New Florida Law Greenlights Expunction for Juveniles

July 7, 2022 Criminal Defense, Juvenile Offenses, News & Announcements

So far the long list of controversial bills signed into law by Gov. Ron DeSantis this past week has been received with frustration and anger. The new state policies on legal abortions and the “Don’t Say Gay” law have all been the main sources of topic, however, there are additional bills that should be addressed, for how they will affect criminal charges in the state.

The proposed HB 195 was signed on Thursday, with its focus on giving minors the ability to expunge their criminal charges and instead focus on the possibility of their future with a completely clean record. The bill was originally vetoed by DeSantis last year, fearing that it would cause issues for public safety.

However, the Governor has clearly changed his mind, along with the Florida Senate and House approving the Legislature in a unanimous vote. Although the concern remains for the safety of the general public, Florida is backing their choice with multiple studies that highlight how adolescents’ brains are not yet fully developed.

As HB 195 is set to go into effect as of July 1st, 2022, it is important to cover the details of the law and how it will affect minors with criminal charges in Florida. We will also cover the exception to the law, along with various responses.

HB 195

The new HB 195 law is called the Juvenile Diversion Program Expunction. The text defines the law to “require the FDLE to expunge nonjudicial arrest records of minors who successfully complete diversion programs for specified felony offenses, rather than only for misdemeanor offenses.”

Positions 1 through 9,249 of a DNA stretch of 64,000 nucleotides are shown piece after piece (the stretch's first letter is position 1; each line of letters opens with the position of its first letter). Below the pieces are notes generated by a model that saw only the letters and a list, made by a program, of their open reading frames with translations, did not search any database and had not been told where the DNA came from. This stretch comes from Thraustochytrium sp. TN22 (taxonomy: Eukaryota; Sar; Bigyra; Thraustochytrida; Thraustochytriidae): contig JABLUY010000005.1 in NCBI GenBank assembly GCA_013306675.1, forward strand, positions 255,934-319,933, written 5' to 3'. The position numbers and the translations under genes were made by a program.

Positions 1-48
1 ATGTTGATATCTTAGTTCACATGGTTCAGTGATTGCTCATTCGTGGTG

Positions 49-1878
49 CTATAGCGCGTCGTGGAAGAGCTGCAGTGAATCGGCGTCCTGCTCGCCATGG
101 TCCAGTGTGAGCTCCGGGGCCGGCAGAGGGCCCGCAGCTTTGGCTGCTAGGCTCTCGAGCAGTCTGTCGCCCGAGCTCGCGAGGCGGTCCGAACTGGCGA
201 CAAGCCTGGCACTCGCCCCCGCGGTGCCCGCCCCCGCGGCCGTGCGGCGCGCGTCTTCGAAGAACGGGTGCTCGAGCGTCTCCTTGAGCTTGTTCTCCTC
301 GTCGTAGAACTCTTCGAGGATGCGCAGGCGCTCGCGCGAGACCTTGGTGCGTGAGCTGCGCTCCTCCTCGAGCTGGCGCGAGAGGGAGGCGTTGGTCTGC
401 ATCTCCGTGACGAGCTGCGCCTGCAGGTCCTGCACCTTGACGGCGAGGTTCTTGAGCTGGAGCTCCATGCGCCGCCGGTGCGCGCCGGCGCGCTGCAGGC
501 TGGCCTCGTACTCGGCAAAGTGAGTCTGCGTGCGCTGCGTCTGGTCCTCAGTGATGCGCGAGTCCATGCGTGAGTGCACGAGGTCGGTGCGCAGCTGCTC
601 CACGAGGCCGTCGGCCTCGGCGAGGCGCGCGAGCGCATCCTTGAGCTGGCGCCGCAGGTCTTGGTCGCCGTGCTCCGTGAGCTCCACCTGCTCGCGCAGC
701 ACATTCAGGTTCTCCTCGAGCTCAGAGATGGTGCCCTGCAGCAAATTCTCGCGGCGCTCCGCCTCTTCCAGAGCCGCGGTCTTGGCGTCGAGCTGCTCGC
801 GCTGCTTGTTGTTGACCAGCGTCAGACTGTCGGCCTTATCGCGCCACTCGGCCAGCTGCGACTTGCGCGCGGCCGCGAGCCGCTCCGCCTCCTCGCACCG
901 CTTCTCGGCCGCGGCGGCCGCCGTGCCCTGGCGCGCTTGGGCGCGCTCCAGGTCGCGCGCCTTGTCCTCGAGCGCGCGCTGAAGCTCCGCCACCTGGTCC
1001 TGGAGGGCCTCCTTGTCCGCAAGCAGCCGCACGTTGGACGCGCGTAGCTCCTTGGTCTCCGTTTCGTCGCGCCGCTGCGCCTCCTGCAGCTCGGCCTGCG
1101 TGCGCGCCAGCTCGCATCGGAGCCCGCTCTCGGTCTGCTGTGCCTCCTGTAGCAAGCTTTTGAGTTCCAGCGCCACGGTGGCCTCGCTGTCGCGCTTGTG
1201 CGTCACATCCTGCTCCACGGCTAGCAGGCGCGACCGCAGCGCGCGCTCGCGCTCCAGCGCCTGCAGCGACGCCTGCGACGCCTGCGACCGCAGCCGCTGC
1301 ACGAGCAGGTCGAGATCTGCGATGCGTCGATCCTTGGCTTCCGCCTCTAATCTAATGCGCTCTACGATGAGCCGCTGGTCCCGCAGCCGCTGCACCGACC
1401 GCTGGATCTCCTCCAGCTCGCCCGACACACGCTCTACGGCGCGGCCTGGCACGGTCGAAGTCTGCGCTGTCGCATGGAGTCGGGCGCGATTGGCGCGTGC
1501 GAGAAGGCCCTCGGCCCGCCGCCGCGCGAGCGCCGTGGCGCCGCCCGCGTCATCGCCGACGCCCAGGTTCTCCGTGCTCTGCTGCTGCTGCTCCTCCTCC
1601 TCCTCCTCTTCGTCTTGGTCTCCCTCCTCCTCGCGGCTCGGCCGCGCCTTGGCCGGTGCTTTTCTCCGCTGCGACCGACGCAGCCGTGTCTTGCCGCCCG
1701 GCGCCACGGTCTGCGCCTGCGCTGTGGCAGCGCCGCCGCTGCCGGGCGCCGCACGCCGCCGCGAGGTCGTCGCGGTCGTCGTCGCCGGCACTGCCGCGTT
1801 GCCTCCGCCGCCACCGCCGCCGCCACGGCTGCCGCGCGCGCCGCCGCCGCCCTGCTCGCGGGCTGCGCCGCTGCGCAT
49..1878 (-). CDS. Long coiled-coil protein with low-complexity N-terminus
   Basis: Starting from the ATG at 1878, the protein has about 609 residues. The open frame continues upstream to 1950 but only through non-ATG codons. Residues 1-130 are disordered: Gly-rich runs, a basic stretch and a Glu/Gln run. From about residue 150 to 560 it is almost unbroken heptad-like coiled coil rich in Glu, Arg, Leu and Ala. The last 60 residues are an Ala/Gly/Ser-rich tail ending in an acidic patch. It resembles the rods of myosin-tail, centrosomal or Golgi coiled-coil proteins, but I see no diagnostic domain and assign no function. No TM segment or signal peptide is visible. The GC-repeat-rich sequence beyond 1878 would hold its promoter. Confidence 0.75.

When HB 195 sponsor David Smith originally addressed the bill last year, it was praised by lawmakers and did not receive any “no” votes. However, DeSantis’ concern for public safety was the main reason for his veto.

“The unfettered ability to expunge serious felonies, including sexual battery, from a juvenile’s record may have negative impacts on public safety,” DeSantis wrote in the veto letter.

Christian Minor, the Executive Director of the Florida Juvenile Justice Association, initially proposed the legislation four years ago. Minor explained that the bill was first written after being confronted by a minor who had lost their scholarship as a college athlete and was unable to find a job due to the fact that he had a felony charge on his record. After turning 21 and the arrest was dropped from his criminal record, the individual was able to go to university and get a job.

Minor argued that HB 195 is not just a criminal justice bill, but also a workforce development bill. “It goes to show, if we are eliminating those barriers earlier on in a kid’s life, we can completely change the trajectory of them moving forward,” Minor said.

In addition to HB 195, DeSantis also signed the accompanying bill HB 197. The accompanying law is set to create an exemption of public records requirements for a nonjudicial record of the arrest of a minor who successfully completed a diversion program.

“When it comes to a 16 or 17-year-old who is deciding what path he wants to go on in his life, whether he wants to go to college, whether he wants to go straight to the workforce or serve in the military, or even in the law enforcement when it comes to trying to procure housing or student loans, he’s not going to have an arrest holding him back,” Minor said of the new laws.

Under the Florida Department of Juvenile Justice, a diversion program is an alternative to the formal juvenile justice system for those charged with a crime. The goal of a diversion program is to reduce the amount of juvenile crime, while providing a second chance for the adolescent to rebuild their future.

To read all about the different types of diversion programs offered in Florida, find our informative page here.

Exceptions – What is a Forcible Felony?